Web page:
Bengals vs. Patriots: The Enemy Perspective

Based on each team’s performance to date, the Bengals should be bigger favorites than the current line (-1.5) when they meet the Patriots Sunday night in Foxboro. Cincinnati leads the NFL in DVOA at 41.7%, putting them 9.0% ahead of Seattle for the top spot, while New England ranks just 23rd at -5.8%. However, the line is what it is for a reason. The Patriots have been near-unbeatable at home over the years: Tom Brady has won his last 38 regular season games at Gillette Stadium against conference opponents dating back to 2006. Meanwhile, the Bengals struggled on the road last season (3-5) and are also just 2-4 in prime time since their current playoff run started in 2011; one of those wins came late in 2012 against an Eagles team that finished the year on a 1-11 run.

Fourth-year quarterback Andy Dalton has been much-maligned for untimely mistakes in his career, but he’s done a very good job avoiding them so far this year. The Bengals have only turned the ball over once, an interception that bounced off Giovani Bernard’s hands. They have not allowed a sack and rank 7th in fewest accepted penalties and fewest penalty yards. They are playing crisp, error-free football, resulting in three wins with a strong +47 point differential.

Cincinnati’s offensive line is led by left tackle Andrew Whitworth, one of the league’s most underrated players and a stone wall in pass protection. He’ll have a challenge with the emerging Chandler Jones, but Whitworth rarely requires help and generally handles speed rushers and bull rushers equally well. On the other side of the line, right tackle Andre Smith has turned into an excellent pass protector after overcoming weight issues his first two years and looking like a bust. On the flanks of the front five, Clint Boling is a dependable left guard, while Mike Pollak has done an admirable job filling in for Kevin Zeitler at right guard. Zeitler is battling a calf injury and Geoff Hobson projects him to be inactive. Rookie center Russell Bodine is the line’s potential weak link. After he led all players at the 2014 NFL Combine with 42 bench press reps, the Bengals traded up in the fourth round to get Bodine and he won the starting job in camp. However, he has struggled so far with inconsistent play typical of rookies. His most recent action – against Tennessee before the bye – was his best game as a professional. The Patriots’ best chance to get pressure will be up the middle, but running backs Bernard and Jeremy Hill have been solid in blitz pickup.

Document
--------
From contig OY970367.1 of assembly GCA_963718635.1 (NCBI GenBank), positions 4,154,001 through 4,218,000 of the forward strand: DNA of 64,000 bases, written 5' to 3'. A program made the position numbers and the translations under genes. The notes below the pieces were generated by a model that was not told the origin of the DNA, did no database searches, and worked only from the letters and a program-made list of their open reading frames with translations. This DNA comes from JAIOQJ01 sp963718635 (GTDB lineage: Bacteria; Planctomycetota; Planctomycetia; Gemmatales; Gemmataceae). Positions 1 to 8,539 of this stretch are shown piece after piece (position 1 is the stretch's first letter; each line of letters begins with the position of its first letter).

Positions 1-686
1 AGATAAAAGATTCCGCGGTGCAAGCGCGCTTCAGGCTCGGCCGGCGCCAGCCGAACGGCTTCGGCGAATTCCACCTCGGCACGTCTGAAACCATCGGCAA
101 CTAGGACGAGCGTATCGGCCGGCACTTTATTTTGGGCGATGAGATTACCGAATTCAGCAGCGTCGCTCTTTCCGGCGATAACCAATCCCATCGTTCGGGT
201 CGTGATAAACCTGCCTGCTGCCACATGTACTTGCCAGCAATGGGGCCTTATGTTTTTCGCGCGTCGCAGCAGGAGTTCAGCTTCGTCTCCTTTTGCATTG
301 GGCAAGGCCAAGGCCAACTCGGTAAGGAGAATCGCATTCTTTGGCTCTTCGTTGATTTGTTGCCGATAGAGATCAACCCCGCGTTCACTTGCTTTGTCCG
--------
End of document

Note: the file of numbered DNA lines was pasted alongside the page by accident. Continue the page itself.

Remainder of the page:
Dalton figures to have plenty of time to throw should New England attempt to manufacture a pass rush, but completing passes will be the harder task. New England has the number two pass defense by DVOA, a stat that incorporates the variable, though the sample size of opponent adjustments is small this early in the season. It is unclear if this variance is responsible for the lofty ranking or if facing Ryan Tannehill, Matt Cassel, Derek Carr and Alex Smith – not exactly a murderer’s row of quarterbacks – is the real reason. Regardless, Dalton isn’t going to have as many open windows as he had the first three weeks. Darrelle Revis isn’t yet back to his form of two seasons ago when he looked like a future Hall of Famer, but he’s still played very well and the Patriots rank fourth in DVOA against opponents’ “#1” receivers. Superstar A.J. Green has been Dalton’s go-to guy since the two broke in together in 2011, and the wide receiver will likely have his hands full with Revis.